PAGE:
The crux of my argument is that Hamas is responsible for feeding the palestinian people. They should be brought into the fold of politics and that their funding should not be cut so long as they maintain the ceasefire. Jokingly, I said someone should take them aside and tell them to tone down the rhetoric. I was more that a little surprised when Putin immediatley invited Hamas for a visit. I'm not sure what his motivations are, but he seems to be genuinely interested in helping Hamas become legitimate.

The west is trying to use the stick by cutting off aid, however, Russia and Iran have come to the rescue with emergency aid. As the article points out, Americans have taken further measures to economically suffocate Hamas by prohibiting Americans to do business with the Hamas-led Palestinian Authority. Sanctions like these will likely serve to further impoverish the people and give rise to further extremism. If nothing else, it pushes Hamas closer to Iran and Russia, as we have seen.

Now to me, the most interesting part of the story was down at the end.

From the article..

"Hamas should... recognise Israel and sit down at the negotiating table. But for that it's necessary to work with them," he said.

Zach at Indisputable Truth asks, "What the heck is going on down there?"

Well, Zach, someone is trying to talk some sense into these guys. Tell the public what they want to hear. Iran and Russia are two perfect examples of how to do what you want politically while paying lip service to your critics around the world. If Hamas expects to survive in global politics, they will have to reform their mission statement, maintain the cease-fire and generally disavow terrorism. They have been quite silent since the election, but today's bombing in Tel Aviv put further pressure on them to change their tune. The irony is that Iran, who allegedly supports Islamic Jihad, who takes responsibility for the attack, is the one giving Hamas advice on how to be a better neighbor.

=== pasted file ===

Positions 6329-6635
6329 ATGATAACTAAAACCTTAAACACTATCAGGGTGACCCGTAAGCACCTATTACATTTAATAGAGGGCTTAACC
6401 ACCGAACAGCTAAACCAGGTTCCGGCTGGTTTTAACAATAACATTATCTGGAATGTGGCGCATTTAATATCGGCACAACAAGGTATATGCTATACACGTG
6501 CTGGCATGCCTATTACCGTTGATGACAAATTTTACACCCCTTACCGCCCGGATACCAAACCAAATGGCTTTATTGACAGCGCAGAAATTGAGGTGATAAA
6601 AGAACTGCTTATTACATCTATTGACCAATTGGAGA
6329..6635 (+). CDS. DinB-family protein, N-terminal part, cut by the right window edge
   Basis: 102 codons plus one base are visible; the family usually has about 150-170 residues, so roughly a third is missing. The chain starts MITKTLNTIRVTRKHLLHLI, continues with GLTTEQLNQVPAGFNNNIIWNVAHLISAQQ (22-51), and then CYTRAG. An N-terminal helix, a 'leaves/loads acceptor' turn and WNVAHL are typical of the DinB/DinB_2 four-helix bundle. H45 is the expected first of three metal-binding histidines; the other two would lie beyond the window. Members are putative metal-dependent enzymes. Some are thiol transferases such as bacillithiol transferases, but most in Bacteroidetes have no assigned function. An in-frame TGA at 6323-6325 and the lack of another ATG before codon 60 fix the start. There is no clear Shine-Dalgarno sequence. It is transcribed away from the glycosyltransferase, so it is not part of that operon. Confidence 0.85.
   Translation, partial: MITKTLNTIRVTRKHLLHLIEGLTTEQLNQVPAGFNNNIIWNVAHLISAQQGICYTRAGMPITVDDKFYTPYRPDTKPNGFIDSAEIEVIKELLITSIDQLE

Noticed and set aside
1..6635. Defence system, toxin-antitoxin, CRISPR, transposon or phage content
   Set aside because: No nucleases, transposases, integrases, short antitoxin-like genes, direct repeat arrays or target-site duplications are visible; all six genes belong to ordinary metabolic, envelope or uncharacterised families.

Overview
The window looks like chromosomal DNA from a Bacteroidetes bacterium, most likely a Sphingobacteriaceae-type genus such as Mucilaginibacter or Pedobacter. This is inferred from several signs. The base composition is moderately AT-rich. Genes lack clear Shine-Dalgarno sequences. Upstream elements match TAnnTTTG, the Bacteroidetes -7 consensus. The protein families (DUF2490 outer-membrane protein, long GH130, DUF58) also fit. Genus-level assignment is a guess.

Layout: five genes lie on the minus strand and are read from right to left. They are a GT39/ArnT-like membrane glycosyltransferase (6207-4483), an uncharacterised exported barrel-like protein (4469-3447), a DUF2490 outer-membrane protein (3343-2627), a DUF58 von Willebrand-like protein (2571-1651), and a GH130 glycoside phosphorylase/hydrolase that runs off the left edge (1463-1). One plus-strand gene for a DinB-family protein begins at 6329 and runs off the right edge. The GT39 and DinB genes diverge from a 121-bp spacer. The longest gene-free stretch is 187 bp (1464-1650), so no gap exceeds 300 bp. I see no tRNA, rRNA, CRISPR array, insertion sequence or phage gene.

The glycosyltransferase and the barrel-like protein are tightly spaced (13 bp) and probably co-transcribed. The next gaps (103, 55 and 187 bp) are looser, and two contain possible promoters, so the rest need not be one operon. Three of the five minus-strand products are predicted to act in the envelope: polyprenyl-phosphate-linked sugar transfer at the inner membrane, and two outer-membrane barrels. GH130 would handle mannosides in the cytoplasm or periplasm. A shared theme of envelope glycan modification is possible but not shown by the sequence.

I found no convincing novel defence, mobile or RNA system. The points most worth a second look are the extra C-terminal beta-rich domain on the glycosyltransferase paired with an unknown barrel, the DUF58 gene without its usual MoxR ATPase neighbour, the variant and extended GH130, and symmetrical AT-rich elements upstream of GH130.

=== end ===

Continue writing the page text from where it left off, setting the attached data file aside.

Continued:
Anyone who follows this issue closely knows that Hamas and Islamic Jihad are completely different in scope and size. But until they denounce the use of the intentional killing of innocents, the world will view them identically.

American Bloggers 4 Inclusive Debates

My first, and still only, blog roll is the above. I wanted to spend some time on all of the sites before I wrote something on it. I'm happy to write it up because I think the idea encompases what I am hoping to do with this blog. My links should read down as "opposing points of view." If you click one after the next, you are going to get very different perspectives. This new blog roll does that at times as well. Generally, I found all of the sites to be interesting in there own way, and all seemed to be fairly personal and motivated by a love for blogging and a desire to find the truth. As well, clicking down the list will give a reader drastically different views. Just my style!

To join, click here

I really didn't want to join a blog roll where you have to be a liberal, or any other thing. I wanted to be a part of a blog roll whose members believe in freedom of expression, which requires a willingness to listen.